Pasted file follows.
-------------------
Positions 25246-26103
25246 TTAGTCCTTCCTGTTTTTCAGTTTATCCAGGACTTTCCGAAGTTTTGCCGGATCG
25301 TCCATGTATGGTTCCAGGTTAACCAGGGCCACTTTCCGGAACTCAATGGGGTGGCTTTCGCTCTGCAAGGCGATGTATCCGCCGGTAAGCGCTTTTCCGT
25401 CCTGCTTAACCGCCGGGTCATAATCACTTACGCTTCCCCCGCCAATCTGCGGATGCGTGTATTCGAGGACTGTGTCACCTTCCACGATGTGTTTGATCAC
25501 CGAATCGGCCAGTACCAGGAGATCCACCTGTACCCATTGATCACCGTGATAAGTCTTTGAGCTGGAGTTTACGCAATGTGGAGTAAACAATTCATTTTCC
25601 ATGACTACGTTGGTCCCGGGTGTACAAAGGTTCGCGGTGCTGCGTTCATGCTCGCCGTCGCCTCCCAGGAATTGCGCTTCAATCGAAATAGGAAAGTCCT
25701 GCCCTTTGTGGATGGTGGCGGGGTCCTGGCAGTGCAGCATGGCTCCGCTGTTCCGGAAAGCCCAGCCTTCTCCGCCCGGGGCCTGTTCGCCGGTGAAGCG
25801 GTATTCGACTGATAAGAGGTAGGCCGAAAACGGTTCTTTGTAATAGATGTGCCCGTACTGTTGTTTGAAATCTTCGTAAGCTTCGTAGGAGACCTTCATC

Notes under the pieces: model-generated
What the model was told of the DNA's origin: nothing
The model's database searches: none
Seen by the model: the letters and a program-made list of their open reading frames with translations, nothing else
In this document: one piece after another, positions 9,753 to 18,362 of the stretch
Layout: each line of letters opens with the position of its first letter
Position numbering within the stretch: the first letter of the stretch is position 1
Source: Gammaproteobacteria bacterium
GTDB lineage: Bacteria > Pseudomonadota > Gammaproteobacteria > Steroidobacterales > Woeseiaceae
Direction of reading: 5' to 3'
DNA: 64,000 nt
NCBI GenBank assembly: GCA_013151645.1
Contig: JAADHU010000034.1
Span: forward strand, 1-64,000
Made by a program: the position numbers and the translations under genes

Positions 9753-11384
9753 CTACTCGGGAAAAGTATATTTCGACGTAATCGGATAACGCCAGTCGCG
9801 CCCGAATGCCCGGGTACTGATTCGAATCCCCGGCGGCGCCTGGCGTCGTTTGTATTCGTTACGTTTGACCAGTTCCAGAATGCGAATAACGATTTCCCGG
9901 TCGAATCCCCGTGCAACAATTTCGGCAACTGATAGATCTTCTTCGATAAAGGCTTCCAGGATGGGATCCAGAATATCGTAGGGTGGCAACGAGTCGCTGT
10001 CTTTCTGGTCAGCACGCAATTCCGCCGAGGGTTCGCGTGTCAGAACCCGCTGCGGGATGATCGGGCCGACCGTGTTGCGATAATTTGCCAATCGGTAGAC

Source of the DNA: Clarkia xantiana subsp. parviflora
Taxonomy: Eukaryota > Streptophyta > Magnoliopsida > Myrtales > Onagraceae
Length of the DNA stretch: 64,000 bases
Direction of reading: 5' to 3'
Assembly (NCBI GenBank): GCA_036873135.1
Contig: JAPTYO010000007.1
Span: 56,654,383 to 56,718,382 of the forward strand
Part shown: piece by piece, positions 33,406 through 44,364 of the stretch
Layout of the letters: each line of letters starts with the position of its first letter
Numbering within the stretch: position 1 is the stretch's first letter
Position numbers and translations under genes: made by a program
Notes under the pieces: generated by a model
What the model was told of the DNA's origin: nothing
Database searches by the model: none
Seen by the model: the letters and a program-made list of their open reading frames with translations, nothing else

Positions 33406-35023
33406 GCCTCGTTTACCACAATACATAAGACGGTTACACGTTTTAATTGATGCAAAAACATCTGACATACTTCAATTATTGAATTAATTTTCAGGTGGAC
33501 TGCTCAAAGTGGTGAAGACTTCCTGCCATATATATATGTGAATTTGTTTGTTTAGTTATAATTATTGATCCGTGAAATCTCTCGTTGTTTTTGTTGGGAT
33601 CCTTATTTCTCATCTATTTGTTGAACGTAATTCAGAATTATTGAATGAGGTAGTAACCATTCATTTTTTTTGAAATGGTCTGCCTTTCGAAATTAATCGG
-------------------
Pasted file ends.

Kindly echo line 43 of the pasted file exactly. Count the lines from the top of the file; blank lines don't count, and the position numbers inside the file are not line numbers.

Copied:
Seen by the model: the letters and a program-made list of their open reading frames with translations, nothing else